The Role of Hope in the Workplace

The Role of Hope in the Workplace
Think how often you hear the word “hope” at work—I hope we win that contract. I hope we get bonuses this year. I hope the boss is pleased. Or, more negatively, that old adage, hope is not a strategy.  Hope may not be a strategy; it is actually much more.

Some people equate hope with wishing, but wishing lacks the critical components of hope. The Greek origin of the word “hope” means confident expectation, not merely wishing. The distinguishing factors of hope are a future orientation, action, and being reality based (which means there is a probability of attainment).

Many experts would emphasize that hope has an important place in the business world. We know from experience that hope is essential for articulating a company’s vision or mission statement. We also use hope when forecasting. We need hope to energize our boards of directors, or to attract important funders. All of these require that hope looks to the future and that it must have a realistic basis—that what is hoped for can be achieved.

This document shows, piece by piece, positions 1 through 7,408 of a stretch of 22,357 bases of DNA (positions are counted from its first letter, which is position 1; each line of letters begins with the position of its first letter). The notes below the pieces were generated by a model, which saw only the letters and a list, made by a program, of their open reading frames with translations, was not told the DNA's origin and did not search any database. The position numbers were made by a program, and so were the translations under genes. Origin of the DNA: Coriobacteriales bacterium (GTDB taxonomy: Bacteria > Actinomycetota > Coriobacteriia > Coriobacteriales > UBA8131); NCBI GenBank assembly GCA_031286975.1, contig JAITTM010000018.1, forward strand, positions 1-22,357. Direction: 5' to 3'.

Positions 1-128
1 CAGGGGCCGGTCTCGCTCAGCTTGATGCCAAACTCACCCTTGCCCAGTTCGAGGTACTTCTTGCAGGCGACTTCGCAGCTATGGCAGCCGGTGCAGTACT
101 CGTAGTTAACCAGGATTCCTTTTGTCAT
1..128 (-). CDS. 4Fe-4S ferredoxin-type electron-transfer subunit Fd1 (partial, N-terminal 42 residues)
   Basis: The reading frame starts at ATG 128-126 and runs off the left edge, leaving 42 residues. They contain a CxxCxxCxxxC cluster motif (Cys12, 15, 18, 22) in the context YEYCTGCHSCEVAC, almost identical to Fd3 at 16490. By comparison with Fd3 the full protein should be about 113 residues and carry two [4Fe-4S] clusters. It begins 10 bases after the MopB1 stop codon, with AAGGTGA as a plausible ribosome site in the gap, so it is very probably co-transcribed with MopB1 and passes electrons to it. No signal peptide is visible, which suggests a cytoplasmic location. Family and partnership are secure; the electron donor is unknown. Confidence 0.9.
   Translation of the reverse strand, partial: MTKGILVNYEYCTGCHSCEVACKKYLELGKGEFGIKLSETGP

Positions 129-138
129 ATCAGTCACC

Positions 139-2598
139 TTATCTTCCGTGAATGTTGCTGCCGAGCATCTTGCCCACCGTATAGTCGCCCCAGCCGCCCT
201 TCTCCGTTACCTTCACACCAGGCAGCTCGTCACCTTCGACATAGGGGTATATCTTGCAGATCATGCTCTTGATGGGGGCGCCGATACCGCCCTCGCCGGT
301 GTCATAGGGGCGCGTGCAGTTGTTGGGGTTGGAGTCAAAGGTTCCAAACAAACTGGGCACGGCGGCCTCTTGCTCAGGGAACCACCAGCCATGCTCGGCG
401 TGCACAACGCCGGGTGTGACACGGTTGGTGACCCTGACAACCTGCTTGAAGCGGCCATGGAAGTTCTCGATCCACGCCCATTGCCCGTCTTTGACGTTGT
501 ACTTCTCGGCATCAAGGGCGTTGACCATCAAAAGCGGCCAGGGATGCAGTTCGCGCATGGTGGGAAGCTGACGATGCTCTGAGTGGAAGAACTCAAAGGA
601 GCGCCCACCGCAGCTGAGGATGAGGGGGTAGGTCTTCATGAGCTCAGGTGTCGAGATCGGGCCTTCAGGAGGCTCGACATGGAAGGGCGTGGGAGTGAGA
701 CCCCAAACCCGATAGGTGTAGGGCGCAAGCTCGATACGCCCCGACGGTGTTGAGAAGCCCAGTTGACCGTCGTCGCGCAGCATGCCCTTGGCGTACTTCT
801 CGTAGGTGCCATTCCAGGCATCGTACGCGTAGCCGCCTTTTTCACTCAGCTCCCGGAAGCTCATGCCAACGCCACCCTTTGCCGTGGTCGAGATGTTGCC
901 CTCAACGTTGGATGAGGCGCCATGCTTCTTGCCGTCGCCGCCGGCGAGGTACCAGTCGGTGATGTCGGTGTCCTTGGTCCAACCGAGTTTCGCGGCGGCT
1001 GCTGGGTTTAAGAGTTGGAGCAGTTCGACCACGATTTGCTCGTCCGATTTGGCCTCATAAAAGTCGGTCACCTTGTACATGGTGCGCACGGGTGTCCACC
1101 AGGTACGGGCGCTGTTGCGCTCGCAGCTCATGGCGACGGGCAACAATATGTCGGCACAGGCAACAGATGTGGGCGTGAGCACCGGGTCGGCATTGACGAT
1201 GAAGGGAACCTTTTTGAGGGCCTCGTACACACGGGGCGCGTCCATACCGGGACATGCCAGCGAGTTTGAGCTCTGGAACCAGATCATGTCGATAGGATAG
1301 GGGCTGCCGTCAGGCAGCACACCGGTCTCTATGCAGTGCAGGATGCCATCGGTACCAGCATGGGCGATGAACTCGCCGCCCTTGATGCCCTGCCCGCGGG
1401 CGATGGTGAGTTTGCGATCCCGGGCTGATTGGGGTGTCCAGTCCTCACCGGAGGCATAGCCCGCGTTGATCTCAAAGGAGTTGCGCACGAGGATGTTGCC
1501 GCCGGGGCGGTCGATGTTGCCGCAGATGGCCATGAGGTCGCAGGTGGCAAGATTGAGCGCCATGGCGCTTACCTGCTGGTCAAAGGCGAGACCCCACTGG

Well-known hope researcher C.R. Snyder noted that hope involves a goal, a perceived path to the goal, and what he calls agency or the ability to move toward that goal. By this definition, a vision, in and of itself, is not sufficient. You also need organizational and self-efficacy. This is a recognition of what you and your team can accomplish. In short, then, hope is a way of thinking, feeling, and acting.

Optimism also differs from hope because optimism focuses almost solely on the positive.  Optimism can, however, be an important leadership trait. Optimism means you believe in the ability to make the necessary changes and that you believe the desired future is feasible. Both hope and optimism have a positive effect on co-workers and staff. They highlight the possibilities and create energy and enthusiasm. People who are hopeful and optimistic are resilient. They see opportunities, and they find ways to overcome obstacles.

So the next time you are asked to participate in a strategic planning activity, or when you can have input into your organization’s vision statement, or are writing a proposal, stop and think about the importance of hope and the role it can play in the success of your program or organization. Hope may not constitute a traditional strategy, but without hope, little will change or be accomplished.

Dr. Clark’s newest book, Choose Hope (Always Choose Hope)  can be found at
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